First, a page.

Not all prisons boasted what was known grimly as a ‘hanging shed’, but Wandsworth did, and so today the remains of most of the 135 victims of its gallows lie in unmarked graves within its fortress-like walls. Mostly convicted murderers, they also included wartime traitors like William Joyce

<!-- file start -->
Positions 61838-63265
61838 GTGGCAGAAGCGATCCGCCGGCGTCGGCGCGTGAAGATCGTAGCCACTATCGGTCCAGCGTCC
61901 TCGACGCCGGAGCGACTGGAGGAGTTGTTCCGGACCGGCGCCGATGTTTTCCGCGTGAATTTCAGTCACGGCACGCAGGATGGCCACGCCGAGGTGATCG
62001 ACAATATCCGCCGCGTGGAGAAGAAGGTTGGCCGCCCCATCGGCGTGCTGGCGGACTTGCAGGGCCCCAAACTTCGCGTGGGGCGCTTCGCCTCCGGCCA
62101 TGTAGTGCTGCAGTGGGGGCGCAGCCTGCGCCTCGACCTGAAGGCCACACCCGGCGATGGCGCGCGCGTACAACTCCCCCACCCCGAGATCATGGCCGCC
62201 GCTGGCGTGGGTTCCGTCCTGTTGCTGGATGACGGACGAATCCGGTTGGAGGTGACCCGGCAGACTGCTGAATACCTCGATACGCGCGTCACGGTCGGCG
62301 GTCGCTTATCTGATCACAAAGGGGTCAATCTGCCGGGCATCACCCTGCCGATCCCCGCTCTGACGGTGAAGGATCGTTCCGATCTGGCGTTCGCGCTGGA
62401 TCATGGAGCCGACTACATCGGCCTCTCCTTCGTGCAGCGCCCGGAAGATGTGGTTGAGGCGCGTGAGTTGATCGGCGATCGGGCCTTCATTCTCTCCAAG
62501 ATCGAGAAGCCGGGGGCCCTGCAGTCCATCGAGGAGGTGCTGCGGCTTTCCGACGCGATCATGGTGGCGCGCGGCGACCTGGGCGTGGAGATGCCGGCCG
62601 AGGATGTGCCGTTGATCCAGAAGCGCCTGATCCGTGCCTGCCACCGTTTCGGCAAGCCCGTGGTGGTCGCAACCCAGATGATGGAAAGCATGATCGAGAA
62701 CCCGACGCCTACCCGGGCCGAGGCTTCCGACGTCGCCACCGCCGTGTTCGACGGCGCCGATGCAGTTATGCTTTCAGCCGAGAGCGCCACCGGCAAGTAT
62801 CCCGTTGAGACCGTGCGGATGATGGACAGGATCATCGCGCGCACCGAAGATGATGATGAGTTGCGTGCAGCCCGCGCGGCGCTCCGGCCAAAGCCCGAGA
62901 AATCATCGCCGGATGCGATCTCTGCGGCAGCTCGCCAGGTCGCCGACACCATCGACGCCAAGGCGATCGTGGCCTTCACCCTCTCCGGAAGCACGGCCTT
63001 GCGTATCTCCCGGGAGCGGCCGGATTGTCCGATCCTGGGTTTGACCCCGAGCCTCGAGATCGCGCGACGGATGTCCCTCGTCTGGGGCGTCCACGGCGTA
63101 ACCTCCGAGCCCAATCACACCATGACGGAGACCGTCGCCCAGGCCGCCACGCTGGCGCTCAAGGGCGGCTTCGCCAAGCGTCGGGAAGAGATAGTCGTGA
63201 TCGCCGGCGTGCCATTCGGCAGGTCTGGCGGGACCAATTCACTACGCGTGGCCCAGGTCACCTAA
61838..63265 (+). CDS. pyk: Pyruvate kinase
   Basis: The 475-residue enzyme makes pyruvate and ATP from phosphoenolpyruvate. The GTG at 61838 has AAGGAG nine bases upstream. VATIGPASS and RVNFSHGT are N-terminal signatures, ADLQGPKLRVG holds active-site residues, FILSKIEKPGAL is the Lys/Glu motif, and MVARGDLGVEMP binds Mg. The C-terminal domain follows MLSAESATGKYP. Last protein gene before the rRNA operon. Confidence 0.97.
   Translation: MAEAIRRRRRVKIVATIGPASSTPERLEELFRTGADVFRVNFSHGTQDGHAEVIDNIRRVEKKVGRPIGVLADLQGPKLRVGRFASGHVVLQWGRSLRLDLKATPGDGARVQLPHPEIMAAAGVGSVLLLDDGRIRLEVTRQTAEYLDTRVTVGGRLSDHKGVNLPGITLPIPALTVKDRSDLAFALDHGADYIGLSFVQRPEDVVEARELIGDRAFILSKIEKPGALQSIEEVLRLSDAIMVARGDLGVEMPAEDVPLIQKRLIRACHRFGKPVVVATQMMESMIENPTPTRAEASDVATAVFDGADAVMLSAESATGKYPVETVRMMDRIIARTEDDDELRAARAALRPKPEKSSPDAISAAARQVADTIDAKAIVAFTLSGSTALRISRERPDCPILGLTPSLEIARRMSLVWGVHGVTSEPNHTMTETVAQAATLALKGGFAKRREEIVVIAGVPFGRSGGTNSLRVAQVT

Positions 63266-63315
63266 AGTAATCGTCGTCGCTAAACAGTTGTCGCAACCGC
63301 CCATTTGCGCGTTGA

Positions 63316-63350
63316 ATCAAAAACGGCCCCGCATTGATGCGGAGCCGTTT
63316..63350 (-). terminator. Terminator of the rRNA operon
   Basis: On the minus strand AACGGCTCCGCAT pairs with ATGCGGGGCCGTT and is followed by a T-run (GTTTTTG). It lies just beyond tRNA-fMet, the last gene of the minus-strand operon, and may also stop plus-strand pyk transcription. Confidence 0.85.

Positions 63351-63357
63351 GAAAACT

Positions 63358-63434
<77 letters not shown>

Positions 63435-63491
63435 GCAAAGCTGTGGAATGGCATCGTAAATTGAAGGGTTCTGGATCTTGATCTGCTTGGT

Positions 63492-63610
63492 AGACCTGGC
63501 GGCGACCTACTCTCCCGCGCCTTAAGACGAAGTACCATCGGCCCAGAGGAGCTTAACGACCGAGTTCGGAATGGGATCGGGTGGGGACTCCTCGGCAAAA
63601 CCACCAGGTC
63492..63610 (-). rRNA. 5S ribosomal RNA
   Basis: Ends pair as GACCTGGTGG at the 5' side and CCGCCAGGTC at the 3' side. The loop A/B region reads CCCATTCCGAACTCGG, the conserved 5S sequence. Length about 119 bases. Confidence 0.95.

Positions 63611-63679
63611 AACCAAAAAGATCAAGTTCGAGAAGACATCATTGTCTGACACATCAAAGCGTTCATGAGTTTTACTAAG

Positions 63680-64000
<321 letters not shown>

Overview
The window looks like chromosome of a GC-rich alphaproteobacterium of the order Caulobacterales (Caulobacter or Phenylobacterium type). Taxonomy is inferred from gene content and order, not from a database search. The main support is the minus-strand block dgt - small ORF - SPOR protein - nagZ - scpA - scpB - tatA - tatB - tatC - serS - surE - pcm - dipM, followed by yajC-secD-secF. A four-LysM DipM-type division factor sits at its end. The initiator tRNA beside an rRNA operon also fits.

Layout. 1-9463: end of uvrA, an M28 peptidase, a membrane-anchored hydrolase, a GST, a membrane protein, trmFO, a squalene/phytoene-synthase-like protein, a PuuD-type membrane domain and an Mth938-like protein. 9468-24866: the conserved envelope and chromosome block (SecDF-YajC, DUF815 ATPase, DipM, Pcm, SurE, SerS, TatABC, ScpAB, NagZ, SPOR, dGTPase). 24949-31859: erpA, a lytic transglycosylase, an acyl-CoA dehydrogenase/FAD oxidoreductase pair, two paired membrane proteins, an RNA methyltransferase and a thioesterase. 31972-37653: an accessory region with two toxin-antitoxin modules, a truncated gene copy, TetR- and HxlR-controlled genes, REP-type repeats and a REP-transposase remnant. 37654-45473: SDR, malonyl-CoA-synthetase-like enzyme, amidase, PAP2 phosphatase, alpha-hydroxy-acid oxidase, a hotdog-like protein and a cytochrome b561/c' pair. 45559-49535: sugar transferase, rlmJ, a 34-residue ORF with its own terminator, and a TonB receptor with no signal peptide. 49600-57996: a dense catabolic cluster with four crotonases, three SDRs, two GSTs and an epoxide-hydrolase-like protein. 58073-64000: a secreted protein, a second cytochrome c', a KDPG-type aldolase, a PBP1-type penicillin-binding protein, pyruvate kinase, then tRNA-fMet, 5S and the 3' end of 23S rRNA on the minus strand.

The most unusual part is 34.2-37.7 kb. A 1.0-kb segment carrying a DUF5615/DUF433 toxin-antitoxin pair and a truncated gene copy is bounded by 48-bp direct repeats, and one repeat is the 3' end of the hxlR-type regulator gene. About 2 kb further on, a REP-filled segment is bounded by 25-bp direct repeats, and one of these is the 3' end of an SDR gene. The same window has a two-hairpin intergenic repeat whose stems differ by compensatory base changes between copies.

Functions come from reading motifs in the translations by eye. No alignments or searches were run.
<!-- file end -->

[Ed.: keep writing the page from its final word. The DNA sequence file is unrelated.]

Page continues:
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During my early Fleet Street years, in the 195o’s, we hacks were chillingly familiar with the grim ritual of hanging. I still remember with a shudder having to wait outside Wandsworth or some other prison as, inside, a condemned man was led by the chaplain from his cell to the waiting gallows. At the prison gates, as the execution hour approached, usually nine o’clock in the morning, one would see, trying desperately to comfort one another, a small group of the prisoner’s sobbing family.